When it comes to call-out culture, not all brands are equally affected by this trend. Which industries are more prone to customer call-outs and which are perceived to be the worst in responding? The three industries people say they’re most likely to complain about are consumer goods (19%), retail (17%) and government (15%). Logical, given that these three industries have some of the biggest impact on consumers’ day-to-day, from the clothes they wear to the decisions of their representatives.
While consumers also rank CPG, retail and government as the industries in greatest need of help when it comes to customer service, the percentages are comparatively lower: Almost 15% of consumers rank consumer goods (CPG) the industry in greatest need of help when it comes to social customer service, with retail in close second with 13% and government around 12%.
More dramatic disparities show up in banking/finance, which less than 5% of people rank as having the highest potential for complaints, yet almost 10% of people believe could use customer service help.
But how do beliefs about industry social engagement compare to actual performance data?
While people say they’re most likely to complain about consumer goods, our data found that people are actually most vocal with government and healthcare organizations on social. Unfortunately for those people, these industries both rank on the lower end of brand responsiveness.
When it comes to retail, expectations and reality seem even further apart. Retail ranks second for industries consumers believe need the most help with social customer service. But in reality, the retail industry’s response rate is actually the highest of all industries at 19%—or 64% higher than the all-industry average response rate of 11%.
So how does each industry stack up in terms of social responsiveness? The list below ranks 15 key industries, their rates of inbound messages requiring a response and their actual performance in terms of social responsiveness. As a refresher, here’s what each metric means:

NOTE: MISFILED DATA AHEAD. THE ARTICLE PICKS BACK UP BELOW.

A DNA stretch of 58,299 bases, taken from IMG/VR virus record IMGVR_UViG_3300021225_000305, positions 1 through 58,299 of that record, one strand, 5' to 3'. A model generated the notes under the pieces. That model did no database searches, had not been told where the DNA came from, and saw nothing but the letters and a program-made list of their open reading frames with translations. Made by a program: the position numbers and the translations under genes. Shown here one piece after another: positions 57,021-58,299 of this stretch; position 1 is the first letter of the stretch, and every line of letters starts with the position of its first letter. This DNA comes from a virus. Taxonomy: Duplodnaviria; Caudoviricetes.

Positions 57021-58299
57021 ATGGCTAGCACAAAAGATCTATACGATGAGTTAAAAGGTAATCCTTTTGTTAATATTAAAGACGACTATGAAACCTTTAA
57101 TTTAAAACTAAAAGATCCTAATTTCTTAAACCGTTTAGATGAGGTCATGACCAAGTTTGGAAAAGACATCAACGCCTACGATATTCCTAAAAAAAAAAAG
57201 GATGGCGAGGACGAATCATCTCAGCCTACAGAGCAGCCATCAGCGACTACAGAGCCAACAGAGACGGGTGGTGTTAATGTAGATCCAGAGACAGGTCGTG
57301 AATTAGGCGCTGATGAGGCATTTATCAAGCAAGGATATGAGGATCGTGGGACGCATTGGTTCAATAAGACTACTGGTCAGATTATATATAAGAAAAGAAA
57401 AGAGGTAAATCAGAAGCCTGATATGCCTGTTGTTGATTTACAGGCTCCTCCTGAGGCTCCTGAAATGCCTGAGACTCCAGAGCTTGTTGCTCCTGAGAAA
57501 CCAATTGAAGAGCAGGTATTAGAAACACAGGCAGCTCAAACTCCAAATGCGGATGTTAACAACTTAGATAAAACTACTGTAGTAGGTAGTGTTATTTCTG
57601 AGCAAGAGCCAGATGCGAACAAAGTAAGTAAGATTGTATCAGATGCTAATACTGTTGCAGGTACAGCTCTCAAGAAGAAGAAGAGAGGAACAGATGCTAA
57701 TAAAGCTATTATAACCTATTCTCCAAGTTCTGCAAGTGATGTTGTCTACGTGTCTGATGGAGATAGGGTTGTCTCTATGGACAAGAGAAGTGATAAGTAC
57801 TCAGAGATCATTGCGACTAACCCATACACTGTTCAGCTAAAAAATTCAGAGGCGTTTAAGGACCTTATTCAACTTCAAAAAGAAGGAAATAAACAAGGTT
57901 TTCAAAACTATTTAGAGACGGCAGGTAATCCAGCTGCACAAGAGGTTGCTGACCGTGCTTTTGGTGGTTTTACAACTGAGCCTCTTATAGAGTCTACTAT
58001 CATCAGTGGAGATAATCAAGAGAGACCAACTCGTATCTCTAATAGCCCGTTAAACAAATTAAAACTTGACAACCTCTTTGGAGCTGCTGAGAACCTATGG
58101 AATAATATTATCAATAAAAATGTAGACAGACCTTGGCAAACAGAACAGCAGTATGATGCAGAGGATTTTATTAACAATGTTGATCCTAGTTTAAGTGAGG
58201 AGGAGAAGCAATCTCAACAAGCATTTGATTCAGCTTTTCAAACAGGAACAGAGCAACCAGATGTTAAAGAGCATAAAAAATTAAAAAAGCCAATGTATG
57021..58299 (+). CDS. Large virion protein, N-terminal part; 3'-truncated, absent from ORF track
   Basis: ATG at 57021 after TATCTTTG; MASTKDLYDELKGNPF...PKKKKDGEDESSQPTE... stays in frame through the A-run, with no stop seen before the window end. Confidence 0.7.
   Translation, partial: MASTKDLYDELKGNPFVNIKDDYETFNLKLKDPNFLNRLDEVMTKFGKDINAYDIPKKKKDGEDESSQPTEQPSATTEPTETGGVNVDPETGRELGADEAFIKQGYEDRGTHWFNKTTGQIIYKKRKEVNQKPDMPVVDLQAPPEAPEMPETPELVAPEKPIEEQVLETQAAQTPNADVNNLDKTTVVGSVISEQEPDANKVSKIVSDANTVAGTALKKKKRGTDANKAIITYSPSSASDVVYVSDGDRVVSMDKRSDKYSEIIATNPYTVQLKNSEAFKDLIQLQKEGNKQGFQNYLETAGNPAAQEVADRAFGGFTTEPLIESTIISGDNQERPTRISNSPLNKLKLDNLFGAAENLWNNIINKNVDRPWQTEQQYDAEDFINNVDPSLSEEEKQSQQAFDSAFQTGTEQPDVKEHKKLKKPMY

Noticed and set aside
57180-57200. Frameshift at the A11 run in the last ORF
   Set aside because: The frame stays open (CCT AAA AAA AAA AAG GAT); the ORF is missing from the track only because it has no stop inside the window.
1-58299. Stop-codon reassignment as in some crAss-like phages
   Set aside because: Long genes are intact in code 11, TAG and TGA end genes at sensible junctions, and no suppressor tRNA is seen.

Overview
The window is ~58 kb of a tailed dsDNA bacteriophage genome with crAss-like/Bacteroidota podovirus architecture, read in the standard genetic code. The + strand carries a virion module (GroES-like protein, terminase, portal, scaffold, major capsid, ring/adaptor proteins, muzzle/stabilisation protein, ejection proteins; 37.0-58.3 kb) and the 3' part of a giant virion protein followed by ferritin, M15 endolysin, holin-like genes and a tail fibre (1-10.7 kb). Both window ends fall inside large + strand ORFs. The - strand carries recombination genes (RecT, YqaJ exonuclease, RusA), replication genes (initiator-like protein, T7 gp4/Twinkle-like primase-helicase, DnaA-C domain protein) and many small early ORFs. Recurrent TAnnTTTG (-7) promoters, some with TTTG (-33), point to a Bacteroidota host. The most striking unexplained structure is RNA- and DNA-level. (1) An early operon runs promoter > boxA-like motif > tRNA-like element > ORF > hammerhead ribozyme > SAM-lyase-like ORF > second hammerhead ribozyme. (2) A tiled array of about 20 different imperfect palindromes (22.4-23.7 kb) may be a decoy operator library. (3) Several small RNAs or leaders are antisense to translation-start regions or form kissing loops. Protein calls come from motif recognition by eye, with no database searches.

- Response Rate: the percent of consumer messages needing a response that actually get one
- Response Time: how long brands take (in hours) to respond to the consumer messages that need a response
- % Needs Response: how many messages brands receive on social that require a response (based on Sprout’s algorithm, which analyzes identifiers such as question marks, @mentions and keywords)
- Posts per Replies: how many promotional messages brands publish compared to how many responses they give to their audience
- Brand Engagement Ranking: how responsive brands are to consumers
- Consumer Engagement Ranking: how vocal consumers are with brands
Overall, our data shows that today, brands receive 146% more social messages needing response than they did three years ago. But in the same time frame, their response rate has decreased—on average, they respond to only 1 in 10.
Whether a consumer reaches out with an innocent question or a vicious call-out, brands have to be listening to ensure they have the chance to deliver a meaningful, timely response—before an issue goes viral. While call-outs can serve as vehicles for airing customer anger and frustration, they’re also an attempt to keep brands and businesses honest and accountable. The best way for brands to honor that intent—and avert a potential crisis—is to respond by owning responsibility and providing transparency from the outset. When it comes to call-out culture, an ounce of proactive social customer service is worth a pound of public relations cure.
About the Data
The Sprout Social Index is a report compiled and released by Sprout Social. All referenced data is based on 289,000 public social profiles (139,000 Facebook; 115,000 Twitter; 35,000 Instagram) of continually active accounts between Q2 2016 and Q2 2017. More than 3.9 billion messages sent and received during that time were analyzed for the purposes of this report.
Some data may have shifted from the last Sprout Social Index report due to a shift in the social profiles analyzed; however, all overarching trends remain consistent. Industry classifications were based on LinkedIn industry categories. In some cases, closely related industries were merged into a single overarching industry. All messages analyzed that were considered casual mentions or not in need of a response were excluded from engagement, response rate and response time calculations with the intention of eliminating noise. Analysis of which messages required attention was done using Sprout’s proprietary technologies. Response time and response rate calculations were done using Sprout’s Engagement Reporting technology found in the Sprout Social product.
The consumer survey was conducted by Survata, an independent research firm in San Francisco. Survata interviewed 1,003 online respondents between July 10, 2017 and July 14, 2017. More information on Survata’s methodology can be found at survata.com/methodology.
For questions about the Index data, please contact firstname.lastname@example.org.